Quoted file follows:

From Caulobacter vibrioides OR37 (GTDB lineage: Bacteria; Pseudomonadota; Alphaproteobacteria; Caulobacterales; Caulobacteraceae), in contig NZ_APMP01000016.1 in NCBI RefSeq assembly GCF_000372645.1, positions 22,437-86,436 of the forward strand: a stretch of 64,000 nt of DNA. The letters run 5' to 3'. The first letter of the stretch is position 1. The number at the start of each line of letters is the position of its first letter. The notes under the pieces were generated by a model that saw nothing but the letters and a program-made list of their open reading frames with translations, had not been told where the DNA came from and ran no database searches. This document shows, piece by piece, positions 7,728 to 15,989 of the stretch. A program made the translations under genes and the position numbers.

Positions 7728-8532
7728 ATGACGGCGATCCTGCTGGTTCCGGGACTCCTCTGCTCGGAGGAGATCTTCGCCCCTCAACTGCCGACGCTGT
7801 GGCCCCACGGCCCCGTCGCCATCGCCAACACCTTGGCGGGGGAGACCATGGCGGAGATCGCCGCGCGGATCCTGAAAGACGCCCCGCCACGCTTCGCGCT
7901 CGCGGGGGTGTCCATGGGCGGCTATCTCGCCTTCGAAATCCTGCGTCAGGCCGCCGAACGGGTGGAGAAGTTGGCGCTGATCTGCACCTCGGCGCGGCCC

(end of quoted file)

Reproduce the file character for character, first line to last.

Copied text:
From Caulobacter vibrioides OR37 (GTDB lineage: Bacteria; Pseudomonadota; Alphaproteobacteria; Caulobacterales; Caulobacteraceae), in contig NZ_APMP01000016.1 in NCBI RefSeq assembly GCF_000372645.1, positions 22,437-86,436 of the forward strand: a stretch of 64,000 nt of DNA. The letters run 5' to 3'. The first letter of the stretch is position 1. The number at the start of each line of letters is the position of its first letter. The notes under the pieces were generated by a model that saw nothing but the letters and a program-made list of their open reading frames with translations, had not been told where the DNA came from and ran no database searches. This document shows, piece by piece, positions 7,728 to 15,989 of the stretch. A program made the translations under genes and the position numbers.

Positions 7728-8532
7728 ATGACGGCGATCCTGCTGGTTCCGGGACTCCTCTGCTCGGAGGAGATCTTCGCCCCTCAACTGCCGACGCTGT
7801 GGCCCCACGGCCCCGTCGCCATCGCCAACACCTTGGCGGGGGAGACCATGGCGGAGATCGCCGCGCGGATCCTGAAAGACGCCCCGCCACGCTTCGCGCT
7901 CGCGGGGGTGTCCATGGGCGGCTATCTCGCCTTCGAAATCCTGCGTCAGGCCGCCGAACGGGTGGAGAAGTTGGCGCTGATCTGCACCTCGGCGCGGCCC